Let's face it, work isn't supposed to be lots of fun. As my grandfather used to say, they call it 'work' for a reason.
That's why everyone needs to blow off a little steam during the day, and some research suggests that doing so actually makes us more productive. To keep from going crazy, we need to take a little break here or there. For those of us stuck behind a computer all day, this often takes the form of software and web sites.
There are going to be some people reading this who think 'Ah ha, I've just been given a list of sites to block at the firewall so my people will work harder!' Not a bit of it. Plenty of the names on this list are very useful and blocking them is counter-productive, as well as making the IT manager look like the Grinch.
This week, we count down some of our favourite wastes of time. At least, we will count them down at some point. Right after I check this one last site …
Mention: Instant messaging
Iain Thomson: Fair's fair, there is a strong business case for instant messaging. It's an invaluable tool for non-physical meetings and I use it daily to get in contact with the UK office without running up huge phone bills.
But that said, it's also a time sink in other ways. How often are you sitting at your desk working on something when some slacker who you have no interest in hearing from suddenly IMs because they are at a loose end. Unfortunately, politeness requires that you answer and before you know it you've spent 10 minutes in useless chatter and your train of thought has been hopelessly derailed.
But, I hear you say, isn't that just the same as an unwanted phone call? Not at all, thanks to the wonders of technology. If you don't want to be disturbed you can always shut the phone off and pretend you're out. With IM they know you are there and there's no escape. This is why I only turn the IM system on when contact would be welcomed.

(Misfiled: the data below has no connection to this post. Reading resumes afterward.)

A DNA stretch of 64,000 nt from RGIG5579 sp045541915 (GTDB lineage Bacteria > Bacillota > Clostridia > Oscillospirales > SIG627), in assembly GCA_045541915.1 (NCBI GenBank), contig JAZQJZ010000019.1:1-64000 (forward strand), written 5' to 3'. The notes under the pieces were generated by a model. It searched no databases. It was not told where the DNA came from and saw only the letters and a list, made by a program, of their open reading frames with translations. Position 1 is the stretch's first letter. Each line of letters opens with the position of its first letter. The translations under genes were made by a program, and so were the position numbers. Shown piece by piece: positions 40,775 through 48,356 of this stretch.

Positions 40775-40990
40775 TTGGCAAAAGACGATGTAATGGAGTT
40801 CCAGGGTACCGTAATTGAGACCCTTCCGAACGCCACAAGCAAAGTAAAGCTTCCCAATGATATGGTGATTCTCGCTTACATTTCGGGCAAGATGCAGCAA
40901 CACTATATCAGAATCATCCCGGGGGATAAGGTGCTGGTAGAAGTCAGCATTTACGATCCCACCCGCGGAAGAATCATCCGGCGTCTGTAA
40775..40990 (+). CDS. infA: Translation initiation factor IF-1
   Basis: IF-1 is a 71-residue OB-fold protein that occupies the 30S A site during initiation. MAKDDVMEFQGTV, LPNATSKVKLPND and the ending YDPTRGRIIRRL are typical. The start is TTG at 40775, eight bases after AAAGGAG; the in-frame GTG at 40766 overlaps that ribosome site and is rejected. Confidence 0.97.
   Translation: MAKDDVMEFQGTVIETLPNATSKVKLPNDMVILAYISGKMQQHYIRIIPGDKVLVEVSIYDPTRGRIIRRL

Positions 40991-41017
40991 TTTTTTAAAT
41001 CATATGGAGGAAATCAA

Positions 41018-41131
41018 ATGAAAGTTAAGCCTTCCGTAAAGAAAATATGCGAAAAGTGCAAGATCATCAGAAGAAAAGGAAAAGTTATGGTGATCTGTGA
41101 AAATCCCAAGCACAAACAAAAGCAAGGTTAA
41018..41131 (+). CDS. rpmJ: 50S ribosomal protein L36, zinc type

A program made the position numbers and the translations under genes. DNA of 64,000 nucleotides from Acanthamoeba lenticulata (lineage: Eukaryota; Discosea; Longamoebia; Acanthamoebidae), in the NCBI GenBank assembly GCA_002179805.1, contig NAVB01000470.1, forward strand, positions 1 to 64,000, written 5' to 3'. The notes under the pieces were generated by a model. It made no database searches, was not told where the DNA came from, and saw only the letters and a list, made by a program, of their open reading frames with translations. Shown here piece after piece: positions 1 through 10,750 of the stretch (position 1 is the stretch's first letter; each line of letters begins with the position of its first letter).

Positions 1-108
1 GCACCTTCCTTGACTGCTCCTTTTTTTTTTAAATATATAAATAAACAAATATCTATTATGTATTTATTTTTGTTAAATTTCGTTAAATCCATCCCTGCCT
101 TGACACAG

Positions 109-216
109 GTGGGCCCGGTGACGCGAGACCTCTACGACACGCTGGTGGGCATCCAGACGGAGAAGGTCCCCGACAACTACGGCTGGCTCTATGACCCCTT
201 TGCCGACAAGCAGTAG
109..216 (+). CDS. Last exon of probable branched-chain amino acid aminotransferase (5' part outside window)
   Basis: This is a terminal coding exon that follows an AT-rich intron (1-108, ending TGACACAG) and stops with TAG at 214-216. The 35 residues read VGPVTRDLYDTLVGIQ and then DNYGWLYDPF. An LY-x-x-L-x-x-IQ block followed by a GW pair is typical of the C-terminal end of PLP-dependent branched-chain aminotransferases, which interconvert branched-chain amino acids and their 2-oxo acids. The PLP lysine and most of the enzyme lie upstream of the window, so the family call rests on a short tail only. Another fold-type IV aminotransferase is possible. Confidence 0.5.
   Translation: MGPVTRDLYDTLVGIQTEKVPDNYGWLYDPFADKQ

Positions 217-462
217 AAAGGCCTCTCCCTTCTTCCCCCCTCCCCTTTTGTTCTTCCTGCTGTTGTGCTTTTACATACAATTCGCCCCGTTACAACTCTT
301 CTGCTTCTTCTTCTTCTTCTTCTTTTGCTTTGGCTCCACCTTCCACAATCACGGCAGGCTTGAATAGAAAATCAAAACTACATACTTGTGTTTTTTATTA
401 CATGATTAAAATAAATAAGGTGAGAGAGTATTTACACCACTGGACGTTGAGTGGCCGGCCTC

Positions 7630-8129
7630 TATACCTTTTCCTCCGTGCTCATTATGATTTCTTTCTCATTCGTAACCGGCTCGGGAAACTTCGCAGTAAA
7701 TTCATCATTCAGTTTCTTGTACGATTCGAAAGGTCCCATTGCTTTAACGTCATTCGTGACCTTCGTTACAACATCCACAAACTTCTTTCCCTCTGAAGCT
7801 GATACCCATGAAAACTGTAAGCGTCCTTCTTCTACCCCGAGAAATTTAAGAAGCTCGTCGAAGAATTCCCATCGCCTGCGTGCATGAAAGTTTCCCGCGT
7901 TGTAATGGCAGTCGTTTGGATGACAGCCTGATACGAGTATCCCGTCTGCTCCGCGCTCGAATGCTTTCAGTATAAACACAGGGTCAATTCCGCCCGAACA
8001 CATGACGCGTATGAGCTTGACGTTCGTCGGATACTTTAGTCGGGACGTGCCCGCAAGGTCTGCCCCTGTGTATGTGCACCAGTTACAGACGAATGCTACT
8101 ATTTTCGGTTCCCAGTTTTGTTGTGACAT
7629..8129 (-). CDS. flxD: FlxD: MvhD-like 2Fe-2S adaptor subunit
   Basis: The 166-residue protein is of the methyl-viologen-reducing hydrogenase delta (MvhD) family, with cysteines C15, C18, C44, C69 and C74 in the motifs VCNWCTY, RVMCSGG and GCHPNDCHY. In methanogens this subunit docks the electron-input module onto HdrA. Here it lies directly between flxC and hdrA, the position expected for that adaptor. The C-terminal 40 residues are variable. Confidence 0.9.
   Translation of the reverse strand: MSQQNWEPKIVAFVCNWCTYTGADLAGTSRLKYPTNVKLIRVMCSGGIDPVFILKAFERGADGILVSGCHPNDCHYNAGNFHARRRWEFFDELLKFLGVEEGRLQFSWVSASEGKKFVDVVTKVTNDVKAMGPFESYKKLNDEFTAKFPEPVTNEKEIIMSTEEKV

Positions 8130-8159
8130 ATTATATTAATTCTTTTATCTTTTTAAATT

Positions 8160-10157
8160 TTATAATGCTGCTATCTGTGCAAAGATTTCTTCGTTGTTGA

Shaun Nichols: Yes, Iain, if only there were some sort of message you could put up to tell people that you're away from the desk or busy with work at the moment.
Even with 'away' messages there's a problem. Perhaps you're not busy talking to someone else via IM with legitimate business, but that one friend who just seems to have way to much free time sees you and sends the 'hello' message, followed a few minutes later by the dreaded 'are you there?' and then 'hellooooo?'.
Aside from the time-wasting dangers, there are other worries with instant messaging. Perhaps you have a conversation with your girlfriend in one window, a quick chat with a co-worker or boss in another window, and yet another containing a back-and-forth with your best friend. We've all been there, and we all know full well the dangers which arise when you're not paying very close attention to which window you're typing in. Even if you get along really well with your boss he's not going to want sweet nothings appearing in his IM box by mistake.
Mention: Text messaging
Shaun Nichols: Like our other honourable mention, text messages are a very useful technology that can easily become a distraction.
The big risk about SMS is that it is almost completely silent and easy to conceal. This can make it very easy to sneak in a text message or five while sitting at your desk. Helpful if you're setting up a dinner date, but hazardous if you're whittling away the minutes filling a friend in on last night's date.
This becomes an even bigger problem for those of us who have friends on the dole. Getting through that 3:00-4:00pm stretch is hard enough as it is, but it's nearly impossible when your out-of-work buddy is texting you from the couch with his theories about the connections between Greek mythology and Everybody Loves Raymond.
Iain Thomson: With friends like that Shaun ... SMS does have valuable uses, and it's of enormous value to the phone companies who make billions a year out of it. SMS, despite being very old technology, is still the most profitable data service on mobile phones today.
But we've all seen the effects of SMS on some people, particularly the youth of today. The next generation is going to get a crick in its neck from constantly being bent over a mobile phone, and scientists are already noting that extreme texters have begun using their thumbs to point at things rather than the traditional index finger. Humanity will only be saved because these people will get run over trying to cross roads while typing LMAO one more time.
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